Last week I was part of a panel discussion entitled ‘Not For Sale’ at Christies where I was asked to reveal the antiques I could never sell or part with. The charming evening filled with endless champagne and delicious canapés was hosted by Country Life alongside Charles Stanley Wealth Managers.
The Antiques I Would Never Part With.
19 July 2019
It was a privilege to share the stage with the matriarch of the interior world, Nina Campbell, C.E.O of Christies Orlando Rock and the up and coming star of the Art world, Sarah Reynolds, conducted by Giles Kime, Interiors Editor of Country Life.
I have been an antique dealer since I was a boy. I learnt the ropes from my great mentor Warner Dailey and the first thing he taught me was to take a deal when I see it. So the topic of the Christies discussion could have posed challenging. How could there be something that I would not consider parting with if the occasion came to sell it? However the question was not as difficult to answer as I initially thought. Instantly I knew what I would never part with. The three antiques that I would never sell are framed around time. In a way you could say they represent the past, present and future.
The 19th Century bust of Chrysippus came into our home, seven years ago. When my son Monty was three, he was hospitalised with Meningitis and for the month while he was there, Charlotte and I never left his side. While he rested I waded through online auctions and Country house sales on my iPad. As a rule, I would never consider buying anything that I haven’t seen in person but there was no way I could leave him. I bought the bust from an Irish Country house sale and when we got home there it was waiting for us in the drawing room. It was absolutely magical. Creamy, beautiful, ivory, statuary, super severe, a lovely patina… untouched. A total delight. Then I discovered that Chrysippus was a stoic philosopher and at once it became synonymous with Monty’s recovery. It is a reminder to us all of his strength and bravery without complaint and how lucky we are.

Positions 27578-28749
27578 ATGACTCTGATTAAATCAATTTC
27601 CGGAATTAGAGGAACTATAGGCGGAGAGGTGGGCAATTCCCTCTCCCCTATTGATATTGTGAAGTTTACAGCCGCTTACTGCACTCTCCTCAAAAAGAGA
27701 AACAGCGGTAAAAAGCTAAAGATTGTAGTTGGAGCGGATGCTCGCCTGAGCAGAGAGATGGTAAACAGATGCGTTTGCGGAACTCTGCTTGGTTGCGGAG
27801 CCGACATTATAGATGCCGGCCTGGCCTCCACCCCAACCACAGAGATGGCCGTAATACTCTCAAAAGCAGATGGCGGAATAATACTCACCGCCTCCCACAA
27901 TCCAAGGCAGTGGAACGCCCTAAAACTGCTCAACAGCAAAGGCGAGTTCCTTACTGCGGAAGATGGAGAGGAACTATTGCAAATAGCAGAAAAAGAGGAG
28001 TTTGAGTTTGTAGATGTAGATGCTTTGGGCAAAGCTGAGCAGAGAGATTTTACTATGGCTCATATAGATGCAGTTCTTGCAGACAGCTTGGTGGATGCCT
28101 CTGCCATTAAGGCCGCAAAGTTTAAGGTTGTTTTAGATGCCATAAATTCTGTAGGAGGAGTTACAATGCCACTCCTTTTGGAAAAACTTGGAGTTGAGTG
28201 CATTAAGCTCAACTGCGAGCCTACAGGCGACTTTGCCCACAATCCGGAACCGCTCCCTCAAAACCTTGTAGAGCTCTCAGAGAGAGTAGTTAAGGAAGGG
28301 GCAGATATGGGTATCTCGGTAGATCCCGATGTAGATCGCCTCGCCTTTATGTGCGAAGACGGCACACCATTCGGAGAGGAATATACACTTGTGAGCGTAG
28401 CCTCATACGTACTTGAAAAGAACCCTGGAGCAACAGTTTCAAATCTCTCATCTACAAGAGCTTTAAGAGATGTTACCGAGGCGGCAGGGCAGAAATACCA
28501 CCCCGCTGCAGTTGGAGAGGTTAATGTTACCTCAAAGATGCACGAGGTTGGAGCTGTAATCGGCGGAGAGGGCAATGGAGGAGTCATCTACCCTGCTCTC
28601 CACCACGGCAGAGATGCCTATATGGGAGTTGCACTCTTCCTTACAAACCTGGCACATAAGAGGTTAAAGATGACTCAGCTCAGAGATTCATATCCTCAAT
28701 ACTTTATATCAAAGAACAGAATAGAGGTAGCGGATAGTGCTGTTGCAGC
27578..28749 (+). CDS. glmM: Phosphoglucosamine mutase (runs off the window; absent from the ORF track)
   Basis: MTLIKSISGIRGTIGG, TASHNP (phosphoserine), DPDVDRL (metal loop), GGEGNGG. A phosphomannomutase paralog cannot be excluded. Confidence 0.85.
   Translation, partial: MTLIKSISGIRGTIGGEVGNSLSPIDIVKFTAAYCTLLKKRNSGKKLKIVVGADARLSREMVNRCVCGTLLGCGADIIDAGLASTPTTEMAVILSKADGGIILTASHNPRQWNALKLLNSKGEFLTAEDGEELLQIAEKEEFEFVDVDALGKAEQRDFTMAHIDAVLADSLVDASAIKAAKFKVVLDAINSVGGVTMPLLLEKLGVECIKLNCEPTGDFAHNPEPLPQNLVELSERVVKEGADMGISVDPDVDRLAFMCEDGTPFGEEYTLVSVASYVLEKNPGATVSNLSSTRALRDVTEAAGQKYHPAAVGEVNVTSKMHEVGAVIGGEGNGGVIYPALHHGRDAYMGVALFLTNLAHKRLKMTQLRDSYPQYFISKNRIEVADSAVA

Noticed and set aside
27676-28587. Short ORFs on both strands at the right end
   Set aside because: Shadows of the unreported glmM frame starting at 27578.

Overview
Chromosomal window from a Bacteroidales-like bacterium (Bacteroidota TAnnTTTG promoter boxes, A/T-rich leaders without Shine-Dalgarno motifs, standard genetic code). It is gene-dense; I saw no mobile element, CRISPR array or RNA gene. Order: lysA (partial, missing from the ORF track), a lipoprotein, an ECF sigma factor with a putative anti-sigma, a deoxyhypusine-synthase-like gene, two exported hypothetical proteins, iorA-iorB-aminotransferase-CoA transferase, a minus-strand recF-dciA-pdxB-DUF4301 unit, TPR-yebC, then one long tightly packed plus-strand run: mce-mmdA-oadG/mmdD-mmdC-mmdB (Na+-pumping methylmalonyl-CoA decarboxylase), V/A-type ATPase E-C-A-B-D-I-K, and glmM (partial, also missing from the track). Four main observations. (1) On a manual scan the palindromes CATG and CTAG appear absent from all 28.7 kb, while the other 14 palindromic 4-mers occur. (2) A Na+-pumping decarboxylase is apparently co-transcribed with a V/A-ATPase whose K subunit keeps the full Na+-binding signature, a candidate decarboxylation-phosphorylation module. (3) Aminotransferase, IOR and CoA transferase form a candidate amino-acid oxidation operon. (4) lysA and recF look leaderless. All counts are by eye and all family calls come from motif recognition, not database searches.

At first glance this 19th Century mahogany box filled with objects may appear to be pedestrian. You may ask why I would choose this out of all the things? I will never know the stories behind some of the collectibles and why the curiosities were prized by its former collector, but I love that they were. In addition, from time to time I add my own pieces into the box. The objects have my own meaning to me that nobody else understands. It becomes a silent dialogue between myself and someone from the past.
This 18th Century antique fire basket (I love the shape of the basket so much we have created a reproduction version) represents my future. This is the grate that will sit in the hearth of the fire in the house I dream of in Corfu. The house that Charlotte and I will retire to that will personify peace and tranquility. The fire will be lit cradled within the basket and it will just be us. No phones. No distractions. Just quiet and calm with a flicking reminder of all the years we have worked together that have culminated in that moment. Now all I have to do is actually buy my fantasy house in Corfu!